What technological innovation really means for your product and company
It is far beyond from common sense!
A lot has been talked lately about how technological innovation is reshaping our world. Technology’s rate of improvement is increasing in a fast pace and advancements are being made in a variety of fields that, combined, shift the way we do business, run our companies and even relate to one another. But how can you really grasp what it means and take advantage of it? I’ve been studying this subject and would like to share here my thoughts about it.
When it comes to the technologies that are reshaping our world, the Fourth Industrial Revolution is a rich source of information that is worth taking a look
First of all, let’s have a common understanding of technology
Even though it seems pointless to conceptualize technology, the absence of common ground for this word is the beginning of misunderstanding when we talk about technological innovation and I’m going to specify it.
One definition of technology that I really like is the one that was drawn by Lewis Mumford in his book “Technics and Civilization”, 1934; Which is: Technology is something that transforms raw materials (geological, biological) in some useful way.
Notice that this definition is broad and very inclusive, though. From that perspective, anything from hardware, software, processes, skills and knowledge can be seen as technology. Building on that definition, I bring the example of a Laptop; It is technology, regarding the concept we’ve just seen, but it can also be a combination of a wide range of technologies, it all depends on how you analyze it. And that’s one thing that can lead us to misunderstanding. Another one is related to how perceivable the technology adopted to develop some product is to the end customer. Touch screen, for instance, is a technology that was a breakthrough for the smartphone industry and jumps into the customer’s face in the experience of use of a smartphone. Wearables are other good example for that. On the other hand, think software programming languages: They are also technology and are used for developing mobile apps, which are paramount for making our lives easier nowadays, but we as users don’t have even a glance of what is running on the background. What really matters is what the product can do for us.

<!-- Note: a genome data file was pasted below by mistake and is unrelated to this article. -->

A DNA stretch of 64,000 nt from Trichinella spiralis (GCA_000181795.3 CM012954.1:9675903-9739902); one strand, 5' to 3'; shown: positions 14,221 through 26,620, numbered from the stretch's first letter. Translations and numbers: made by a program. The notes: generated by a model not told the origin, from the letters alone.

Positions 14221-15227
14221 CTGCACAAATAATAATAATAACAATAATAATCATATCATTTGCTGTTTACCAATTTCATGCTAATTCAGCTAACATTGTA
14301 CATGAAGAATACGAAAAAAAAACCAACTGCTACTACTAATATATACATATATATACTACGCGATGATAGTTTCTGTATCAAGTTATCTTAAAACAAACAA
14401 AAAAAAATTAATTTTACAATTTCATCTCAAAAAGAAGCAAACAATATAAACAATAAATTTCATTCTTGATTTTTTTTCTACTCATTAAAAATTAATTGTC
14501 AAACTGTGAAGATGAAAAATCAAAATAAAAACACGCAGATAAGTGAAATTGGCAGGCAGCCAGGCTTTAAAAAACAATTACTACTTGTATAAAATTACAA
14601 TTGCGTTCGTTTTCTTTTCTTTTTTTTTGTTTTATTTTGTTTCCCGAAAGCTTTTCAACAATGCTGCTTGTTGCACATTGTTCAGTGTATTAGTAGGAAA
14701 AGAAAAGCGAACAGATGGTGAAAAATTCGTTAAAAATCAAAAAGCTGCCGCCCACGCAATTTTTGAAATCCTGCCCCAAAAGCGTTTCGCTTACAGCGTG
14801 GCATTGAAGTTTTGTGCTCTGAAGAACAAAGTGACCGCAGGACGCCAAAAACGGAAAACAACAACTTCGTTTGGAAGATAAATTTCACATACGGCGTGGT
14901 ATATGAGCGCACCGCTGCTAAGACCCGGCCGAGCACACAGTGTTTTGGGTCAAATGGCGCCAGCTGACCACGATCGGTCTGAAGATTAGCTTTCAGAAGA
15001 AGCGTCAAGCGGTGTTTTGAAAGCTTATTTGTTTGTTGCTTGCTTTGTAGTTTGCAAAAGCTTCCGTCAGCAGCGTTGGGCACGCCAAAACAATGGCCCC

What about technological innovation?
The author Brian Author defines technological innovation in his book “The Nature of Technology”, 2009, as the improvement to existing technologies, the creation of new ones or the act of performing old functions with fundamentally new building blocks.
Connecting the dots here, both the Laptop and Touch screens were meant to perform old functions with new building blocks and enhanced performance. Software programming languages fit the definition of improvement to existing technologies, though.
Despite being fitted into different concepts of technological innovation, all those technologies mentioned above have their pace of improvement and there are some theories that try to understand and predict such rate. Moore’s law became widespread after Gordon Moore, in 1965, made his predictions about the improvement of computers’ processing power. However, there are a few others, such as Wright’s and Goddard’s law, being each one of those best suitable for different approaches of analyzing evolution (but this is topic for another post, as there are also room for disagreement about how well those laws perform on measuring innovation rate). Some metrics such as cost of investing in a technology or adoption within an industry can be used for measuring the rate of innovation. Metrics are important so that we have common ground to talk about what we consider as improvement. The key point here is to identify which kind of technology, regarding the definitions brought here, is going to be used by your business and which is the most important metric for you to make an investment decision. Also bear in mind that forces as design constraints, physical laws, human agencies and institutional factors drive the pace of innovation, being these last two most important for business. In the last few years, Moore’s law is being questioned as computer’s processors are reaching some physical limits, but this matter is not affecting customers directly, as the processing power we currently have available meets our needs. By contrast, human and institutional factors still prevent technologies like Blockchain to really gain widespread adoption into business use cases.